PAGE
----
A bay away on the same island in scenic White Bay is the Soggy Dollar Bar, home of the Pain Killer rum drink, made from pineapple and orange juice, coconut cream, freshly grated nutmeg and “lots of rum,” says manager Renee Singh.
The bar takes it name from patrons who either swim in from the nearby anchorage or get so-called “dinky bums” or soaking pants from being splashed by waves during the short dinghy ride to shore. They are then forced to pay for their drinks using wet currency.
And the Pain Killer drink takes it’s name from the Loonie Tree, which was plentiful in the area when the beachfront bar was established by a couple in the 1970s, adds Singh. Locals used the short Loonie tree for medicinal purposes, and as a pain suppressant.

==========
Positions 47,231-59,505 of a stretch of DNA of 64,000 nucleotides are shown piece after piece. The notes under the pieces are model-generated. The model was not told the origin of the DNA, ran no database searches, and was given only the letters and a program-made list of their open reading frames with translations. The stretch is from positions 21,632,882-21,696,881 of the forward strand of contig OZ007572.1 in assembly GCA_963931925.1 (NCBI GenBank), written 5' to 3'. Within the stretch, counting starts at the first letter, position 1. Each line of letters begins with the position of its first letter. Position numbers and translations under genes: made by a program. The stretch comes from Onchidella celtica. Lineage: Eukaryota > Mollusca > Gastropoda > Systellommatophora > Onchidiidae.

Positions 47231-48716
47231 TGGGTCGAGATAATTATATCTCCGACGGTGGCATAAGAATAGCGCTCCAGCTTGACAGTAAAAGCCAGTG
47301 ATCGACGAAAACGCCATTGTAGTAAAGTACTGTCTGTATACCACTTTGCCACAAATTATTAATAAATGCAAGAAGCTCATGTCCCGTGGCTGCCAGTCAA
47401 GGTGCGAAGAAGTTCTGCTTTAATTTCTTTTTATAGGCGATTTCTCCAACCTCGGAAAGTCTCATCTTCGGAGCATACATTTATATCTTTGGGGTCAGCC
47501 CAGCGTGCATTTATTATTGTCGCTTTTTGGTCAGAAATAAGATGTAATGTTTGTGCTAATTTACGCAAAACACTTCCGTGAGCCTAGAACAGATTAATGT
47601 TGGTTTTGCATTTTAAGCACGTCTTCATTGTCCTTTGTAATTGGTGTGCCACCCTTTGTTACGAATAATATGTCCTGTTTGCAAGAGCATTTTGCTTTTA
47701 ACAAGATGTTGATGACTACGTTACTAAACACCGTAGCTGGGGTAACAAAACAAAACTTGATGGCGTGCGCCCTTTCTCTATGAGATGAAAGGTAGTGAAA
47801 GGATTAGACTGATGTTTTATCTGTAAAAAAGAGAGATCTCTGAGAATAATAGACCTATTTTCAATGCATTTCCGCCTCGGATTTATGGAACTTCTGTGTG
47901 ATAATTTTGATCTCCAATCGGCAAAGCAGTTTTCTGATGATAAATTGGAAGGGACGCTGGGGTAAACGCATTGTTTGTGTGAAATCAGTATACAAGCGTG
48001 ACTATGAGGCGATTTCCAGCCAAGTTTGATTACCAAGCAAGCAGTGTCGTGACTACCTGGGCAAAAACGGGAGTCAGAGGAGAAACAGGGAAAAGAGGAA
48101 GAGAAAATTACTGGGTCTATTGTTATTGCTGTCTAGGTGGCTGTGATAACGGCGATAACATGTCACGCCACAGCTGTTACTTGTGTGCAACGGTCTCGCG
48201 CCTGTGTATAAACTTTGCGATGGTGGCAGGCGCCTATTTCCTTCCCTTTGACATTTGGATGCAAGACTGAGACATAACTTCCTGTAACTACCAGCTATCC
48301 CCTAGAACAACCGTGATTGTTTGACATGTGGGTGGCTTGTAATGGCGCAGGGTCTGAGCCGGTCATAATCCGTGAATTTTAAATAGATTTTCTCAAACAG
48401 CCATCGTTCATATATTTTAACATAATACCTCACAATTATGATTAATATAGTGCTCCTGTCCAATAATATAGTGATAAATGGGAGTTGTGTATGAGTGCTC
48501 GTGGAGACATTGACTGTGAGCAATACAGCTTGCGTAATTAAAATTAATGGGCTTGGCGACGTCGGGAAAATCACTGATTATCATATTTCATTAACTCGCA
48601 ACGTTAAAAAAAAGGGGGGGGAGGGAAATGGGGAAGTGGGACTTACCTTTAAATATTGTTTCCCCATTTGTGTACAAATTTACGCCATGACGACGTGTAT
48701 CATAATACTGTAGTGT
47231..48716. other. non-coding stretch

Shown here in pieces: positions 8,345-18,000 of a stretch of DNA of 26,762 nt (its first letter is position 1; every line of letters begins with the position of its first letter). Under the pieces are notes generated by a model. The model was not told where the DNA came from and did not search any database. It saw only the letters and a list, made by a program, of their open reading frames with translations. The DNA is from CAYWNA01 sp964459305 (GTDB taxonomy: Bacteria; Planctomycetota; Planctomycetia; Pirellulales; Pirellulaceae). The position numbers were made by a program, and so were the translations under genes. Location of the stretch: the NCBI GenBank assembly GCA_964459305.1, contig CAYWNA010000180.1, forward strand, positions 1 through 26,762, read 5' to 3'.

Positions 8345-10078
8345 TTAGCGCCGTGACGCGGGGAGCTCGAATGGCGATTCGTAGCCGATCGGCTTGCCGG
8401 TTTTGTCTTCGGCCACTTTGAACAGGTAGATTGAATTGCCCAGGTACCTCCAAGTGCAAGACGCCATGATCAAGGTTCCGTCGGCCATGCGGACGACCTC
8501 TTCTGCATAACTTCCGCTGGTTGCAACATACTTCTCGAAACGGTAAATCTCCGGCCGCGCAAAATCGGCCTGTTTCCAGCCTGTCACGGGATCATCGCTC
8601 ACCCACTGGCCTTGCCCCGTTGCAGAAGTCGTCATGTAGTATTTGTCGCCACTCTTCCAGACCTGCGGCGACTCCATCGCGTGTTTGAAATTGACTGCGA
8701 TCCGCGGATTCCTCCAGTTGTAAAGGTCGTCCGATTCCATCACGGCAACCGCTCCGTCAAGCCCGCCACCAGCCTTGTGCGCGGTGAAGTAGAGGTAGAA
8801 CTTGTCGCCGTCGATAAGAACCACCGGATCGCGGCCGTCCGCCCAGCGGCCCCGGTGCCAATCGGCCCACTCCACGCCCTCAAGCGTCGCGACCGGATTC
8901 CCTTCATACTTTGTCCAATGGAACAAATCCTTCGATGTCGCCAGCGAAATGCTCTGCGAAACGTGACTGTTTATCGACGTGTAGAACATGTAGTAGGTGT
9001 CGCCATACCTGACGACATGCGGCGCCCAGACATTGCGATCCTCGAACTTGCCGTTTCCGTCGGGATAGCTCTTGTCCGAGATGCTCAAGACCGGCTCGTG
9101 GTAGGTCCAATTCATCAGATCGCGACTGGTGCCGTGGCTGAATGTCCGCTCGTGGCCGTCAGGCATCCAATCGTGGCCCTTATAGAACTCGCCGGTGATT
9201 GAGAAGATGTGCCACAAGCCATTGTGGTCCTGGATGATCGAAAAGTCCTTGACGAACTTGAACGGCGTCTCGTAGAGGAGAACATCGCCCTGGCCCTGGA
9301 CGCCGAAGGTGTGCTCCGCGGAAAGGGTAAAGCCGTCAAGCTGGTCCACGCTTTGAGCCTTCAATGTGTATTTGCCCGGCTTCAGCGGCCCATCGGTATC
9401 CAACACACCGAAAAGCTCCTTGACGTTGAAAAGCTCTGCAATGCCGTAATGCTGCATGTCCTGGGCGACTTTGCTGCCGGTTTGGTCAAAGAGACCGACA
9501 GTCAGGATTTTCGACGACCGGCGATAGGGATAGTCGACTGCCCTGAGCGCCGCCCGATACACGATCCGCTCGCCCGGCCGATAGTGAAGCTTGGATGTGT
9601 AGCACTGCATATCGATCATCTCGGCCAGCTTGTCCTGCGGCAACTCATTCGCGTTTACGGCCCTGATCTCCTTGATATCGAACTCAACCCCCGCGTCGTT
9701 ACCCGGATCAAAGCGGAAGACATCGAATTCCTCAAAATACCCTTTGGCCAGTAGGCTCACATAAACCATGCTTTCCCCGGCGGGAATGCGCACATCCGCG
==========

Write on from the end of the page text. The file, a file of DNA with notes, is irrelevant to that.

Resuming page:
Foxy, the iconic proprietor of the beach bar that bears his name, sits near the stump of his palm tree and sings his wisdom to those sailors who gather. He has repaired a porch roof and the dinghy dock and was preparing to host his New Year’s Eve bash, which draws sailors and locals from far and wide. Boaters arrive days ahead, just to get a parking spot.
Foxy doesn’t like to wear shoes and when he was awarded the Order of the British Empire some years ago, he said he went to England and he found the Queen “too old” so he asked to meet her daughter, Princess Anne, who gave him the award. For the ceremony, Foxy was reported to have cut out the soles of his shoes — so, still bare foot.
In late November, there were plans for another party, this one on nearby Necker Island, one of two neighbouring islands owned by British businessman and adventurer Richard Branson. It was invite only, and country singer Kenny Chesney, who owns some property in the area, was supposed to perform at the soiree. Both men have raised money for the relief effort to help in rebuilding the BVIs after the hurricanes.